For our Winter issue, it’s all about magic in the moonlight. So we’ve got some cracking poetry from Dizzy Dazzle in a new Short Poetry Spotlight on November 25th, alongside short fantasy fiction from Dice on December 5th and, later, Doishy on the 10th. Our content will conclude with an absolutely beautiful tribute poem from Ashcloud on the Inkwell writing forum’s closure – a must-read on December 20th.

Of course, we’re still continuing with our Half Hour Challenge themes. November’s theme is Magic in the Moonlight, while December’s theme comes under Farewell. Both of which are beautifully fitting for the time of year, as well as the closure of The Inkwell.

Before I forget, for any of those participating in NaNoWriMo, that’s National Novel Writing Month, I must wish you the very best of luck. Yet again, I cannot dedicate the time to take part in it, though I envy those who can! I say it every year, and I’ll say it again, but one year I shall definitely take the time out and participate.

For now though, it’s time for me to say a fond farewell to our lovely readers in 2015 and I’ll be back with the New Year Editorial in January. How time flies, eh? Make sure you have a wonderful Christmas.

Colette, Inkblots Editor

Featured Image CC // Annie Fischinger

Morte Mare

Written by Alex McCarron


There’s a pool way out on the moor, as deep as you ever did see. And there’s a lady who lives in that pool, and she’ll come out if you ask kindly.

“Please won’t you come out, please can’t I see—” She’ll rise up, her face like a shadow on the water at night, for it’s all dark depths and deep, hidden teeth. Her name’s Lizzie Jack, and she once was a girl, a girl twice your age and three times as pretty.

Plump and fair our Lizzie was, with slim hands, long fingers, and such strong white teeth. She used to work spells and she used to bring children all alone to the moor at night. She rocked them and spun them, and sucked the life from them, and drowned them in the pool at night.

Now Lizzie had a sister; a sister who followed her to see what she did at night. She saw Lizzie lift the bones from the pool. She saw Lizzie crack them and suck them, and lick the marrow from her sharp white teeth.

With every bone she sucked, and every life she took, Lizzie grew fairer, and far fairer still. She grew fat and full, like a billowing cloud, and her hunger grew with her. Day and night her teeth ground in her mouth, ripping her own cheeks and tongue. She longed for meat. The bones called her back.

Her sister watched, and her sister followed her. She couldn’t believe it, but she could stand it no longer, so she pushed Lizzie into that pool. How Lizzie screamed, how she fought, clawing her own fingers to the bone. And how long her sister held her there, long after she’d breathed in the black water. She drowned Lizzie in that pool in the moonlight.

Night after night she came back to see Lizzie at the bottom of the pool. Lizzie cried and cried, and said, “Sister, sister, I’m rotting away, and the children all hate me. Sister, oh, sister, their bones hate me so.”

Now her sister loved her, though she was a witch and a murderer. With her own hands she drew Lizzie’s face up from the water. She kissed her wet and crumbling forehead.

“I bind you to these waters,” she said. “I bind you to these bones. I bind your lips so you will not speak. But if anyone is a fool enough to come here, let them rot in the water with you. I’ll not leave you alone.”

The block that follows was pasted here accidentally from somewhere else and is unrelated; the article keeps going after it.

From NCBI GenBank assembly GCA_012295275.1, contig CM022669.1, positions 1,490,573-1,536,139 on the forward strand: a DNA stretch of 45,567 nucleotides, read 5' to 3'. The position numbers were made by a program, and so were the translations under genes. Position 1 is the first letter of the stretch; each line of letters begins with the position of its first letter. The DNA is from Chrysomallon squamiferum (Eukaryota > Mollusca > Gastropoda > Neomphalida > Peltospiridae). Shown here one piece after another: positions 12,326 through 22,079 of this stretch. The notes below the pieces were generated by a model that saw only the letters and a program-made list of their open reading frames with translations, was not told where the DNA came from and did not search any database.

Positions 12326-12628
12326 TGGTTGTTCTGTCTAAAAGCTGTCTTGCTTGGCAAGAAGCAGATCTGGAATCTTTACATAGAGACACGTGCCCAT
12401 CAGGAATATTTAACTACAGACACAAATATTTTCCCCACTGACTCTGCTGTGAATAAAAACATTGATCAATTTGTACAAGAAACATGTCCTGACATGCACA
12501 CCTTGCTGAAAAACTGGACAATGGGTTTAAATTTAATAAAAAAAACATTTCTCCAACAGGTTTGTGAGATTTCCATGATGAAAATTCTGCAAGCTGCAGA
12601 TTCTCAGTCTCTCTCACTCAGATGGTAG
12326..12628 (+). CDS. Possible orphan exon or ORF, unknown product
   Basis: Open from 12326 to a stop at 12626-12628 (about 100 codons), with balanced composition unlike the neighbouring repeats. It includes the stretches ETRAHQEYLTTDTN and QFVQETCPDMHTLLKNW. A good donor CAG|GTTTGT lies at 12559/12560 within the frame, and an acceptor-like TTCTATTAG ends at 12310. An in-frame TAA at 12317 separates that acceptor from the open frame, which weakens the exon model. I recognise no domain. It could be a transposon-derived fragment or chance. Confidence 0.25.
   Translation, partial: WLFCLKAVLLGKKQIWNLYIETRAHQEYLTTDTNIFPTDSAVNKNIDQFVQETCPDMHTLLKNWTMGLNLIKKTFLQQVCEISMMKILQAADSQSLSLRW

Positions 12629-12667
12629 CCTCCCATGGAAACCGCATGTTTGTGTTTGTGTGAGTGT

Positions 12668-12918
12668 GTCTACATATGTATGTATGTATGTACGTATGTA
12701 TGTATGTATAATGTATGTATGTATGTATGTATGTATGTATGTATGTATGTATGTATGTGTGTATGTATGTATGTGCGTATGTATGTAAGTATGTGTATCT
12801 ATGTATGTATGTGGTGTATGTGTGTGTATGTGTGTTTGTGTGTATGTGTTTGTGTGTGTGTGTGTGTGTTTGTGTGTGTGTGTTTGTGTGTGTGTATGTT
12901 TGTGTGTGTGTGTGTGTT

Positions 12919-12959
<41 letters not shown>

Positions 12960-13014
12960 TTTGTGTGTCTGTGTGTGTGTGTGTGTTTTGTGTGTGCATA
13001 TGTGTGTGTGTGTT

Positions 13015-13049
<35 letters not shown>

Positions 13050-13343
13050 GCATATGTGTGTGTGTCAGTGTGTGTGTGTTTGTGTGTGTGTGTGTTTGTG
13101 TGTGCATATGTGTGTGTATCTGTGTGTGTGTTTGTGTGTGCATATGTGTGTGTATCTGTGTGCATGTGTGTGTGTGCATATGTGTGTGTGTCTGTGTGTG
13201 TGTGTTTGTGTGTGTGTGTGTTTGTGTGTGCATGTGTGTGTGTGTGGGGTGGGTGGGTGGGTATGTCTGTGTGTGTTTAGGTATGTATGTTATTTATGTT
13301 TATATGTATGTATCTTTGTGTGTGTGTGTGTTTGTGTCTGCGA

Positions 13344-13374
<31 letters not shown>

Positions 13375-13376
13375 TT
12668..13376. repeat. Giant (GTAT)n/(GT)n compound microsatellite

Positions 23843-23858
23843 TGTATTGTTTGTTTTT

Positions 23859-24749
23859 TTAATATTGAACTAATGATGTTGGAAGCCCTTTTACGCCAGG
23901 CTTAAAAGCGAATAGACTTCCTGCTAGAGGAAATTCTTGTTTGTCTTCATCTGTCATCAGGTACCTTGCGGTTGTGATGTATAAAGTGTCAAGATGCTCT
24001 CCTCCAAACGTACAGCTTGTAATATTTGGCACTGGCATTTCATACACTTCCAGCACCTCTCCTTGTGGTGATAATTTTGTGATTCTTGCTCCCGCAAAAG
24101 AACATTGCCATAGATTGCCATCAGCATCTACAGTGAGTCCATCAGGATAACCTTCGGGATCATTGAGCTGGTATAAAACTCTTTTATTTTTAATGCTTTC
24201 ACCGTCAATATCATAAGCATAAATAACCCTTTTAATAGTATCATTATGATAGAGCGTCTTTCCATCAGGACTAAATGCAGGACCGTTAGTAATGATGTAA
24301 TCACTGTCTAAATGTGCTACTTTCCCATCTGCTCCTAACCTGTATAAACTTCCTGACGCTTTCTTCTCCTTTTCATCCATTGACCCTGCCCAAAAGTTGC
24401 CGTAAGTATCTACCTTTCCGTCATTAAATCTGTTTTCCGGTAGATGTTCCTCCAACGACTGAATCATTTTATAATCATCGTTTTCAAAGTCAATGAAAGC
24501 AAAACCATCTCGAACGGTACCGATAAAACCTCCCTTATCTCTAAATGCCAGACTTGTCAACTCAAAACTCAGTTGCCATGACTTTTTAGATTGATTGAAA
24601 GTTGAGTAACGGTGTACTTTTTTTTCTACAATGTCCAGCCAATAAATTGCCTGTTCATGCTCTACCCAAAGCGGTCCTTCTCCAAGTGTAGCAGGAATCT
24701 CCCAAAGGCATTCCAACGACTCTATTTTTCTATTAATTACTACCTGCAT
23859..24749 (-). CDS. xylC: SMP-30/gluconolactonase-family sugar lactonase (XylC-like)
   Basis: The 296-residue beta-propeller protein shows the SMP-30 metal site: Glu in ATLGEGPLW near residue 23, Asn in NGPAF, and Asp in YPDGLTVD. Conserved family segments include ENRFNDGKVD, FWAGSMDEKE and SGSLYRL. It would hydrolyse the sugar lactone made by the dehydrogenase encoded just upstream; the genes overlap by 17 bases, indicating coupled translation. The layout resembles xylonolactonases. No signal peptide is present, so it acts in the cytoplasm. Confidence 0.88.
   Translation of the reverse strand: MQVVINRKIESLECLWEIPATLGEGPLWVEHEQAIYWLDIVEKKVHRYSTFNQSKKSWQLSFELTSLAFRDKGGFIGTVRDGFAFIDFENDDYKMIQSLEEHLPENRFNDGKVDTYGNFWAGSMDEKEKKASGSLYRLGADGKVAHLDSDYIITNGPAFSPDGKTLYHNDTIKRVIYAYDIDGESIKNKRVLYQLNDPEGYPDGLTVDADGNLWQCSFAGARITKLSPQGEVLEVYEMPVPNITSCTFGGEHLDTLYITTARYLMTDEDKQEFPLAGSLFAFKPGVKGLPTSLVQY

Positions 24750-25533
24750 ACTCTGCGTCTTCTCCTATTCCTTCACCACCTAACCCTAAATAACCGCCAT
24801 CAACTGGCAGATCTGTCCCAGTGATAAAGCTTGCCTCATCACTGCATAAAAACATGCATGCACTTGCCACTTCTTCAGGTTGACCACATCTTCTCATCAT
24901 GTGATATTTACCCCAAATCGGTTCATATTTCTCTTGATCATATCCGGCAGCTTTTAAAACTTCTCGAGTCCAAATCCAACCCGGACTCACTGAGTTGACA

Her sister knew a witch’s words; her sister had a witch’s power. Lizzie sank down, gnashing her teeth.

Lizzie’s sister returned every night to talk with her beneath the water. She grew old, with a handsome husband and a house full of children. Far and wide she spread their story, so nobody would go near the pool but her. But one day she set out early, striding tall in the mist of the moor, and she did not come back.

Her children searched for her, we all searched for her, calling long into the night. We found her, but late, much too late. She’d fallen and split her head on a stone. We buried her where she lay, for what the moor takes it must keep; so her blood seeped into the earth and her bones sank until they lay buried in the roots of the hills.

But Lizzie still waits, for nobody’s told her that her sister has died, and nobody ever will.

If you go to that pool, and if she rises up, don’t look in her eyes, but look at her hands and her teeth. Lizzie’s hands are scabbed and twisted. Her teeth are broken and bloody and ready for your throat – for she is so hungry, and so lonely, with only the bones rattling beneath her, night after night after night.

If you look in her eyes, you’ll see the beauty she once was, fat and full as a cloud, gathering little children into her arms. You will jump into her arms, and Lizzie will carry you down to the dark depths and the feast among her bones.

There’s a pool way out on the moor, as deep as you ever did see. And there’s a lady who lives in that pool, and she’ll come out if you ask kindly.


Inspired by the classic ghost story, returning contributor Alex McCarron has written such a creepy tale. The black water has seeped through and into Lizzie’s spectral figure. We can’t get enough of this terrifying pre-Halloween treat, hiding under our blankets and pillows, just hoping to avoid the gaze of Lizzie and her sharp teeth. If you enjoyed Alex’s short horror story, make sure to read her other supernatural tale published earlier this year, “Jenny of the Road”. 

Featured Image Courtesy // Fatal Frame, Nintendo